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the UK economy.

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University of Edinburgh

Rachel Scarfe

Rachel is a PhD student at the University of Edinburgh. Her research focuses on the economics of non-standard working, including zero-hours contracts and part-time work. She is also interested in the application of labour economics to sports data. She was previously an economic consultant, preparing damages calculations and business valuations for international arbitrations and disputes in the UK courts. She worked across a range of industries, including healthcare, energy and financial services.

University of Birmingham

Kimberley Scharf

Kimberley Scharf is a Professor of Economics and Public Policy and Head of the Economics Department at the University of Birmingham. Her research interests span several subfields of economics, including political economy, public finance, international trade and finance, and industrial organisation. It also reaches out to other disciplines – e.g., marketing and decision sciences. Her research has been published in leading peer-reviewed journals and has been funded by the ESRC, the Social Sciences and Research Council of Canada, the British Academy, the European Research Council, HM Treasury and HM Revenue and Customs.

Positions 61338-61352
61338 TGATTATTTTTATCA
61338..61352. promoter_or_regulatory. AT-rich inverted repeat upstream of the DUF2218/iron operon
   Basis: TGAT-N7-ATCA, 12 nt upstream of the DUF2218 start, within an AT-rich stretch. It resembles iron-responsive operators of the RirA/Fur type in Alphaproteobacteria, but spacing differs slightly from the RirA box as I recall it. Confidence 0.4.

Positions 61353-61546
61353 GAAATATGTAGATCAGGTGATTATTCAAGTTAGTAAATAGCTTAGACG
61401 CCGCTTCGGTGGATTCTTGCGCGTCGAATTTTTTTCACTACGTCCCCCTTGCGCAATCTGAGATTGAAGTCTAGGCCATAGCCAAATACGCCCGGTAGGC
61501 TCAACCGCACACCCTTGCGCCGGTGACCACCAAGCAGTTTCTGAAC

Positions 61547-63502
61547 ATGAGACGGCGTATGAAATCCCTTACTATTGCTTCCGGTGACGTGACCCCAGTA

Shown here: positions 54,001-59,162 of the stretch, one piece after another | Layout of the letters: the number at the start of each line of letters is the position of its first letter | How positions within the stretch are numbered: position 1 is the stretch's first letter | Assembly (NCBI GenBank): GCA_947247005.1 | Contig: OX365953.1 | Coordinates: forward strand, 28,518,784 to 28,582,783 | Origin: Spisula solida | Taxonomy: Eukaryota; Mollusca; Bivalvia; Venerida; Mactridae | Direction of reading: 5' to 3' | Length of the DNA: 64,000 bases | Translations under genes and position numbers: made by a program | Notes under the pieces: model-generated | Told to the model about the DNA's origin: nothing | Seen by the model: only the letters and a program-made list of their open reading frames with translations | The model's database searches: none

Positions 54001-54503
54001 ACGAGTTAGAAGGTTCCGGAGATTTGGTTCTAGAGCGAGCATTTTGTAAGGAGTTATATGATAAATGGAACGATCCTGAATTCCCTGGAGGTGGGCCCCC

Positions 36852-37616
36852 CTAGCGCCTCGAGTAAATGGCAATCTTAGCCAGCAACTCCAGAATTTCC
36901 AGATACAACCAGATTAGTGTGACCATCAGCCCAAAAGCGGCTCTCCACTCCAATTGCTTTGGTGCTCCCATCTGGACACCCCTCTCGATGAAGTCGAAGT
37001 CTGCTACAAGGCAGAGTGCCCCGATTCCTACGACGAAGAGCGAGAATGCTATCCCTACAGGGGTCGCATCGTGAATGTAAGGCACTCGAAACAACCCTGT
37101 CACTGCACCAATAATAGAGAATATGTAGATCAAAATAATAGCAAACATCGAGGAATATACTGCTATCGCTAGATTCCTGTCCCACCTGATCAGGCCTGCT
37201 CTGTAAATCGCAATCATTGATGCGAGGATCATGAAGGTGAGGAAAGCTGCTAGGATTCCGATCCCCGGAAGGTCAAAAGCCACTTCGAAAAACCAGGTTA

Wolfram Schlenker

Düsseldorf Institute for Competition Economics

W. Benedikt Schmal

London School of Economics

Patrick Schneider

Patrick is a PhD candidate in economics at LSE, and he previously worked as an economist for the Bank of England. His past research has analysed the UK’s productivity slowdown, as well as the likely impacts of Brexit and Scottish independence.

UCD Michael Smurfit Business Graduate School

Fabiola Isabel Schneider

Fabiola is a doctoral researcher at the UCD Michael Smurfit Business Graduate School in Dublin. Her research interests include emission reporting, energy finance and the influence of environmental, social and governance factors on corporate finance. She is a Sherpa to the European Commission’s Platform on Sustainable Finance and has consulted on the EU’s Ecolabel. Fabiola is part of the ClimateDisclosure100 initiative seeking to address the challenge of incomplete corporate emission reporting.